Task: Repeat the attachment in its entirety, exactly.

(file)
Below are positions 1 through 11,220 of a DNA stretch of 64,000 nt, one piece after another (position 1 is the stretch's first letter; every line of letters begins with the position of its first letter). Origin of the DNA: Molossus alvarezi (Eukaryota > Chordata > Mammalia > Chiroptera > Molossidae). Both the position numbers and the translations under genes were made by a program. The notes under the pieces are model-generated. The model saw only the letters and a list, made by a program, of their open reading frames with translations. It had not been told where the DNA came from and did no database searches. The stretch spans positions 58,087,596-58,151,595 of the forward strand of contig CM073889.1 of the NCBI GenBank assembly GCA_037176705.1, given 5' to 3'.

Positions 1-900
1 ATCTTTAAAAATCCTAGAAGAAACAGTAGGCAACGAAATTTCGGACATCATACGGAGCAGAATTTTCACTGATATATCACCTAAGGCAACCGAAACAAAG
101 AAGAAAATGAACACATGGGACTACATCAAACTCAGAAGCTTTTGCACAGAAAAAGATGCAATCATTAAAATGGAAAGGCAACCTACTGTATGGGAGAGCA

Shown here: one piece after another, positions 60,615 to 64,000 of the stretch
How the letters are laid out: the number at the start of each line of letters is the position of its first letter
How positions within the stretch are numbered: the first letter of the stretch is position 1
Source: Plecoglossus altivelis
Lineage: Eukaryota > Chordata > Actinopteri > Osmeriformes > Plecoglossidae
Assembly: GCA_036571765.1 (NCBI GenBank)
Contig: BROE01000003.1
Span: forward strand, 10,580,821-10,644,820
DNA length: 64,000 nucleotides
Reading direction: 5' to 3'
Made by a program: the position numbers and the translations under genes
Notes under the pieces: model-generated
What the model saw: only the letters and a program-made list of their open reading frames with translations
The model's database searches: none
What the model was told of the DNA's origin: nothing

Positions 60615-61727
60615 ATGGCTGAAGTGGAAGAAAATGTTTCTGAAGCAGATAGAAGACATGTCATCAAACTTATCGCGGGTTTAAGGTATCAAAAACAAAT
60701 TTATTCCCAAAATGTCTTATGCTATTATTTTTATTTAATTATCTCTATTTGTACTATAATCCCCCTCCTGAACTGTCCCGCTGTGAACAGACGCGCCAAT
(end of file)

Below are positions 1 through 11,220 of a DNA stretch of 64,000 nt, one piece after another (position 1 is the stretch's first letter; every line of letters begins with the position of its first letter). Origin of the DNA: Molossus alvarezi (Eukaryota > Chordata > Mammalia > Chiroptera > Molossidae). Both the position numbers and the translations under genes were made by a program. The notes under the pieces are model-generated. The model saw only the letters and a list, made by a program, of their open reading frames with translations. It had not been told where the DNA came from and did no database searches. The stretch spans positions 58,087,596-58,151,595 of the forward strand of contig CM073889.1 of the NCBI GenBank assembly GCA_037176705.1, given 5' to 3'.

Positions 1-900
1 ATCTTTAAAAATCCTAGAAGAAACAGTAGGCAACGAAATTTCGGACATCATACGGAGCAGAATTTTCACTGATATATCACCTAAGGCAACCGAAACAAAG
101 AAGAAAATGAACACATGGGACTACATCAAACTCAGAAGCTTTTGCACAGAAAAAGATGCAATCATTAAAATGGAAAGGCAACCTACTGTATGGGAGAGCA

Shown here: one piece after another, positions 60,615 to 64,000 of the stretch
How the letters are laid out: the number at the start of each line of letters is the position of its first letter
How positions within the stretch are numbered: the first letter of the stretch is position 1
Source: Plecoglossus altivelis
Lineage: Eukaryota > Chordata > Actinopteri > Osmeriformes > Plecoglossidae
Assembly: GCA_036571765.1 (NCBI GenBank)
Contig: BROE01000003.1
Span: forward strand, 10,580,821-10,644,820
DNA length: 64,000 nucleotides
Reading direction: 5' to 3'
Made by a program: the position numbers and the translations under genes
Notes under the pieces: model-generated
What the model saw: only the letters and a program-made list of their open reading frames with translations
The model's database searches: none
What the model was told of the DNA's origin: nothing

Positions 60615-61727
60615 ATGGCTGAAGTGGAAGAAAATGTTTCTGAAGCAGATAGAAGACATGTCATCAAACTTATCGCGGGTTTAAGGTATCAAAAACAAAT
60701 TTATTCCCAAAATGTCTTATGCTATTATTTTTATTTAATTATCTCTATTTGTACTATAATCCCCCTCCTGAACTGTCCCGCTGTGAACAGACGCGCCAAT